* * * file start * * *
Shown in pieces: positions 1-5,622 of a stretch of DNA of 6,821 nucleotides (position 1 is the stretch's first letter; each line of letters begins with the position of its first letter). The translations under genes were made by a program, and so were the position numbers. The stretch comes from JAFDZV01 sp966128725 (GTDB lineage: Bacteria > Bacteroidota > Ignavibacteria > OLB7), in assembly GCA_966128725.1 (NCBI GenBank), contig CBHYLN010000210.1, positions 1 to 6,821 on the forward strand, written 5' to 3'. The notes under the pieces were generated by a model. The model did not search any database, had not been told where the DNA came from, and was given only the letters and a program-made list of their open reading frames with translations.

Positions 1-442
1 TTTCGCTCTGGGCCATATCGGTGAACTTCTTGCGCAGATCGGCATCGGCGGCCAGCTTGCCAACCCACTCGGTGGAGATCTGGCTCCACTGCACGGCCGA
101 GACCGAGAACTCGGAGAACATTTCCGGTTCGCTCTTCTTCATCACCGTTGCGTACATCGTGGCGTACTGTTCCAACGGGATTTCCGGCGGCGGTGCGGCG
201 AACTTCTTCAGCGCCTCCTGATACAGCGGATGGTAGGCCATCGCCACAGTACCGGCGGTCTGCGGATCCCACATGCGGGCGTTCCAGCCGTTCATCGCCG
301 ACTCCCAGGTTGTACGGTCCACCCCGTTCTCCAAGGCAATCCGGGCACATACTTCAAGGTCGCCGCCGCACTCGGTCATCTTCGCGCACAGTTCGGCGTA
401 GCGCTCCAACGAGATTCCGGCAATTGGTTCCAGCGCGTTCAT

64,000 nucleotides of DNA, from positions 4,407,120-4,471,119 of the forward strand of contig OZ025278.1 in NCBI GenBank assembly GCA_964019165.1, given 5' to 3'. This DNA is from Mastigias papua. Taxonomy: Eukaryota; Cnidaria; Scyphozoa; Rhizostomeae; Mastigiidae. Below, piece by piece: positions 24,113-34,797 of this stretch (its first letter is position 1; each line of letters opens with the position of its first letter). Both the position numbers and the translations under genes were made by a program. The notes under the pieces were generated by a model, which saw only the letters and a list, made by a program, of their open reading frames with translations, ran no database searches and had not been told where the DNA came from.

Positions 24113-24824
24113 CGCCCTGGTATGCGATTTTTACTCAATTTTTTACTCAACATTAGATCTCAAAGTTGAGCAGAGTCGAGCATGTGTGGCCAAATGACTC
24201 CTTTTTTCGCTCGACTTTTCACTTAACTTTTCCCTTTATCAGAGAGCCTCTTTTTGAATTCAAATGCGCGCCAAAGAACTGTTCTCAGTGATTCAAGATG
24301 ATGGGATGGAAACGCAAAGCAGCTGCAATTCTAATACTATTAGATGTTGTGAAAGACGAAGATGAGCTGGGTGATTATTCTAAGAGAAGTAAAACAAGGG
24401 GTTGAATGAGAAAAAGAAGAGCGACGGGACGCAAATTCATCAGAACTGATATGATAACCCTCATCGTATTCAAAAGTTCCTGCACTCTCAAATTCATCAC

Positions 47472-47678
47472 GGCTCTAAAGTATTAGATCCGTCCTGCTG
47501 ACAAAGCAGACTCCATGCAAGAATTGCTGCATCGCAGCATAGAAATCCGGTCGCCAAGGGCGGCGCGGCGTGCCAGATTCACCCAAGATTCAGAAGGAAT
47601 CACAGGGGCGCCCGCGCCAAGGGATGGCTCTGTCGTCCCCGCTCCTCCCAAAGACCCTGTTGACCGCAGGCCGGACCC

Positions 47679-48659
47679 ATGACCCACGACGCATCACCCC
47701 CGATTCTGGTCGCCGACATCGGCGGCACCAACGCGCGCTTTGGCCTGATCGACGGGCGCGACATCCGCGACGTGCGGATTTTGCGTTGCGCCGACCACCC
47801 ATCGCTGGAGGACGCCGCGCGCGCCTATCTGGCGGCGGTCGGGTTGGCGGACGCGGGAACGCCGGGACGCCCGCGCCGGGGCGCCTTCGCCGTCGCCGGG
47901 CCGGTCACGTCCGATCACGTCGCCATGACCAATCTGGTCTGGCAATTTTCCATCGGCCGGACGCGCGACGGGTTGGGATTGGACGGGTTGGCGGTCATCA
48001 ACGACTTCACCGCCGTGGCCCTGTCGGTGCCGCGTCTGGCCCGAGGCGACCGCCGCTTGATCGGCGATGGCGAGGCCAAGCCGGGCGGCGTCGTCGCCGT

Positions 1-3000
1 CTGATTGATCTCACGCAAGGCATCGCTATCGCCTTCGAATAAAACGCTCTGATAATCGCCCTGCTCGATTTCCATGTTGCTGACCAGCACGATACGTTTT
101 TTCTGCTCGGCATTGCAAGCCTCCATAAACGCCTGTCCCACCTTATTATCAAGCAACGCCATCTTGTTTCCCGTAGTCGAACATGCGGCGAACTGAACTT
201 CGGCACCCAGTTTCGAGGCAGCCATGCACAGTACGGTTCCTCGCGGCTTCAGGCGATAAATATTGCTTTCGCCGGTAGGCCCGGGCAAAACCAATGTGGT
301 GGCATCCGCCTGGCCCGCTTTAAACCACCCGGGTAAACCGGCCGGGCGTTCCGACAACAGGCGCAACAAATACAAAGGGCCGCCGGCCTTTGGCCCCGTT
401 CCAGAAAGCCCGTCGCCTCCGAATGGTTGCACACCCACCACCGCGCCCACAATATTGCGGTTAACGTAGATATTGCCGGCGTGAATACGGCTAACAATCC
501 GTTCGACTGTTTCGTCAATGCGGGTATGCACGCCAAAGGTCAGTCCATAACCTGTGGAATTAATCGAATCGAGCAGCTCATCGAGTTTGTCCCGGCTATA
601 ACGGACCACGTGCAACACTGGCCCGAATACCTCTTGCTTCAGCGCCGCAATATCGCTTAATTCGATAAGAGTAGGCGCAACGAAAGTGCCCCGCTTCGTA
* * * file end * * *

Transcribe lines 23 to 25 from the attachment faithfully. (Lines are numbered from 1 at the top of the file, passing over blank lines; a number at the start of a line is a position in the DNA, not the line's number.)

48001 ACGACTTCACCGCCGTGGCCCTGTCGGTGCCGCGTCTGGCCCGAGGCGACCGCCGCTTGATCGGCGATGGCGAGGCCAAGCCGGGCGGCGTCGTCGCCGT

Positions 1-3000
1 CTGATTGATCTCACGCAAGGCATCGCTATCGCCTTCGAATAAAACGCTCTGATAATCGCCCTGCTCGATTTCCATGTTGCTGACCAGCACGATACGTTTT